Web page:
David MottonSee other tow car reviews written by David Motton
Practical Caravan's expert puts the latest Mercedes-Benz C220 Bluetec Estate through its paces to reveal what tow car potential this prestige wagon has
This latest C-Class is the Mercedes-Benz contender in the compact executive market, and the estate version is a rival for the likes of the BMW 3 Series Touring and Audi A4 Avant. We’ve been driving a C220 Bluetec Sport diesel – and its official figures promise impressive performance and excellent economy.
But what we want to know is, is this diesel as well-rounded on the road as it appears on paper? And does the C-Class tow well enough to justify its premium price-tag?
So, what tow car ability does the Mercedes-Benz C-Class estate have? The manufacturer quotes a healthy 1615kg kerbweight for the C220 Bluetec Sport automatic. That gives an 85% match figure of 1373kg, so many mid-sized caravans make sensible partners even for inexperienced towers. The legal towing limit is 1800kg and the noseweight limit is 100kg – that’s on the high side for a car of this size, useful if you tend to load up the front locker.
We pulled a Swift Expression 586, supplied by Michael Jordan Caravans, with a Mass in Running Order of 1389kg, an 86% match. At motorway speeds the C-Class felt solid and composed. Some slight corrections were needed, but nothing out of the ordinary, boding well for your caravan holidays.
In an emergency manoeuvre, the Mercedes C-Class refused to be pushed around. Grip from both ends of the car was secure and although the comfort suspension fitted to our test car allowed some roll, the Merc never felt untidy.
Even with a caravan in tow, you shouldn’t need to wait long to overtake dawdling traffic. The C220 Bluetec's 2143cc engine has 295lb ft of torque, enough to pull the Swift from 30-60mph in 9.5 seconds.
On the road, that kind of muscle means that you rarely need to use full throttle, even when towing up a steep hill. The seven-speed automatic gearbox changes gear smoothly and is seldom caught in the wrong ratio for long, adding to the sense of seamless speed.
The brakes are easy to apply smoothly, but have enough bite when you really need them. On a damp track, car and caravan stopped from 30mph in 10.6m.
In a hill start on a 1-in-10 slope, the electronic parking brake held the outfit still and released smoothly. The Merc pulled to the top without fuss, and found the same slope in reverse just as straightforward.
We have now driven two versions of the C-Class, one with sports suspension and this car with comfort suspension. We much prefer the comfort set-up. It’s controlled enough for swift driving, without making you feel every imperfection in the road.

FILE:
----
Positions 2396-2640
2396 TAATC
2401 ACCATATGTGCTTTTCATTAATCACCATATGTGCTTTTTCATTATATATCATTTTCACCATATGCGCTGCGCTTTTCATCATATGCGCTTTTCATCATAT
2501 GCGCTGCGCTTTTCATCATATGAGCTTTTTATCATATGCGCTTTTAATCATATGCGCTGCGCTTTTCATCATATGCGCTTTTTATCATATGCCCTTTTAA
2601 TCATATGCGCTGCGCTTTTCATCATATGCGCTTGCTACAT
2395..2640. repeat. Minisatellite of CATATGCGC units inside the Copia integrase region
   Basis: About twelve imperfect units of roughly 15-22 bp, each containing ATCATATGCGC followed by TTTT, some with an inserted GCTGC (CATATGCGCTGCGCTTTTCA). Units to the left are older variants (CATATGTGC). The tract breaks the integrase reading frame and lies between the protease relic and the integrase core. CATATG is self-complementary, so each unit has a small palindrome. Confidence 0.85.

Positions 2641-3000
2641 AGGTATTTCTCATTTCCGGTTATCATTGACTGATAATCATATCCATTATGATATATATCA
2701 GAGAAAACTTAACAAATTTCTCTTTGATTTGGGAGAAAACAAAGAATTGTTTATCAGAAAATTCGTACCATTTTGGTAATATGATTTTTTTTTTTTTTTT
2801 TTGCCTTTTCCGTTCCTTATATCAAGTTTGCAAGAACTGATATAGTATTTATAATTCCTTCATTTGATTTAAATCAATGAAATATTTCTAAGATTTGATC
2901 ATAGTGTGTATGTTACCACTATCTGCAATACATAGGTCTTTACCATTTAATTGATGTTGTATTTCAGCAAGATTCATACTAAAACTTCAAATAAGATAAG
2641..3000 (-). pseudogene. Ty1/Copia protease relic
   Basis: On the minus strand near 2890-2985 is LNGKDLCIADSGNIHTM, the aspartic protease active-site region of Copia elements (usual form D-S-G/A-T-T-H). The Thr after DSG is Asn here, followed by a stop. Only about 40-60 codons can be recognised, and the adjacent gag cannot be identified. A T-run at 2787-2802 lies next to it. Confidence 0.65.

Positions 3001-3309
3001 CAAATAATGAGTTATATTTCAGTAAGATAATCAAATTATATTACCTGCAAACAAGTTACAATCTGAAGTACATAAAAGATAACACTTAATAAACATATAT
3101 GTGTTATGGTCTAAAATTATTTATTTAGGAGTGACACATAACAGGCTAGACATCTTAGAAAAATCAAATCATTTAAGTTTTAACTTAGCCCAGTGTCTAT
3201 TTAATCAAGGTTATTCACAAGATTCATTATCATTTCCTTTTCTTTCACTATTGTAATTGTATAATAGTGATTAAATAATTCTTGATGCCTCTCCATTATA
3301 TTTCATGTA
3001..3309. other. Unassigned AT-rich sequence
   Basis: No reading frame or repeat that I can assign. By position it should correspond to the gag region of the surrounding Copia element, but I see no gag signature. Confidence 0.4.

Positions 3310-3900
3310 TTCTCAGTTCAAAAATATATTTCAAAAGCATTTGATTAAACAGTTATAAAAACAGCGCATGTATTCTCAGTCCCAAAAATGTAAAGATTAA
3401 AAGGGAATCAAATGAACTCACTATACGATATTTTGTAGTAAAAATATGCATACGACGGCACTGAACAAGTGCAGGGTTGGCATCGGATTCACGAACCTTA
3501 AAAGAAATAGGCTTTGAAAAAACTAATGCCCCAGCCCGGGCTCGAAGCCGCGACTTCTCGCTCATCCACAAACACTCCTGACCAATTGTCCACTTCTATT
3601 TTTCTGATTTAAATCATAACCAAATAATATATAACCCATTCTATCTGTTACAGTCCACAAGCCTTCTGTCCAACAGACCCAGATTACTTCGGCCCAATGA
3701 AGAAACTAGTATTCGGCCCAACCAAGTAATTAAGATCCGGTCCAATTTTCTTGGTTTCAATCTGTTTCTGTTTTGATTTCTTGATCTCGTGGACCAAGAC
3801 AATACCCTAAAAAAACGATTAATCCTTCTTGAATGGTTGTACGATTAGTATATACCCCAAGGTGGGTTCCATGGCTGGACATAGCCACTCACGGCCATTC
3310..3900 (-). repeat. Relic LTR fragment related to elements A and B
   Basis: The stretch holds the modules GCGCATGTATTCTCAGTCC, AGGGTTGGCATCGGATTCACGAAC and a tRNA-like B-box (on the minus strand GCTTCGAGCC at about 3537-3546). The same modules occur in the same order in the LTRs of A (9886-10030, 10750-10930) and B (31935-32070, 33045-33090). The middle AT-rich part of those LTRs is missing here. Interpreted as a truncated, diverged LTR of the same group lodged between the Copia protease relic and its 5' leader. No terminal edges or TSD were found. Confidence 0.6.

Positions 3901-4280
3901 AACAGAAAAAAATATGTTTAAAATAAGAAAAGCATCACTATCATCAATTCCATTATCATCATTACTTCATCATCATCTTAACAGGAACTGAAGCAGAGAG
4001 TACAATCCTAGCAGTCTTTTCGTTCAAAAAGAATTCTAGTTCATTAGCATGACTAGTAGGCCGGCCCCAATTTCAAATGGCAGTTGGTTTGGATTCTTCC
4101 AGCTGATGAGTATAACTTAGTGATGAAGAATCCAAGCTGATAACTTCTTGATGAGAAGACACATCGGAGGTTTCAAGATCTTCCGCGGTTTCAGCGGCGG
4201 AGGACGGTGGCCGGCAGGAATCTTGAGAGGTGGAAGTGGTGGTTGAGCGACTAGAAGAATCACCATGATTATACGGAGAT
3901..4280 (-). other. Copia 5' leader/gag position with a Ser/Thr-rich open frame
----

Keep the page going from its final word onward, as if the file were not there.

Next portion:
The Agility Select system allows the driver to choose between five settings for the throttle, gearbox and steering. Sport weights up the helm and sharpens the throttle, but most of the time the Comfort mode is easiest to live with.
On the motorway, the C-Class is serene. Road noise in particular is well suppressed, and the engine has plenty in reserve. However, it’s a shame the unit isn’t more refined on start-up and under acceleration. Its coarse engine note is at odds with the Mercedes' otherwise urbane nature.
Without the weight of a tourer, you get the full benefit of the diesel’s punch. Overtaking may be noisy, but it’s over very soon!
The fit and finish of the cabin in this Mercedes C-Class now set the standard for the compact executive class, and give Audi and BMW some work to do. To some eyes, the tablet-style colour screen looks a bit of an afterthought, but there’s no arguing with the quality feel of the switchgear and the flair in the design. This is a very pleasant place to spend time.
Those in the front get plenty of space. Legroom in particular is huge, so even very tall drivers should find a comfortable position. Rear-seat space isn’t quite so generous. Legroom is similar to that you’d find in an A4 or 3 Series, but there’s no shortage of mainstream estates that offer more room in the back. That said, we’re always pleased to see air vents between the two front seats.
Boot space passes muster beside other premium rivals, but many estate cars offer more luggage room at a much lower price. There’s 490 litres with the rear seats up, rising to 1510 litres with them folded.
There’s no getting away from the high price of this Mercedes-Benz. The resale values of prestige cars often help offset the purchase price, but the C-Class’s 44% retained value after three years is good rather than great.
Official fuel consumption figures promise low diesel bills, at 64.2mpg combined. We achieved 27.4mpg when on tow.
|Engine size||2143 cc|
|85% KW||1373 kg|
|Towball limit||100 kg|
|Maximum towing limit||1800 kg|
|Torque||295.0 lb ft|
|Official MPG||64.2 mpg|
It’s a shame that the Mercedes' diesel engine isn’t more refined, and there are certainly cheaper and more practical estates on the market. However, these criticisms aside, the new C220 Bluetec Estate is a very appealing car.
It tows very well, has ample performance and the quality of the cabin is beyond reproach.
- Cabin quality and design are exceptional
- Front legroom is impressive
- It tows well and is stable at motorway speeds
- The diesel engine is not too refined
- Luggage space is good but not exceptional
- It's not a cheap option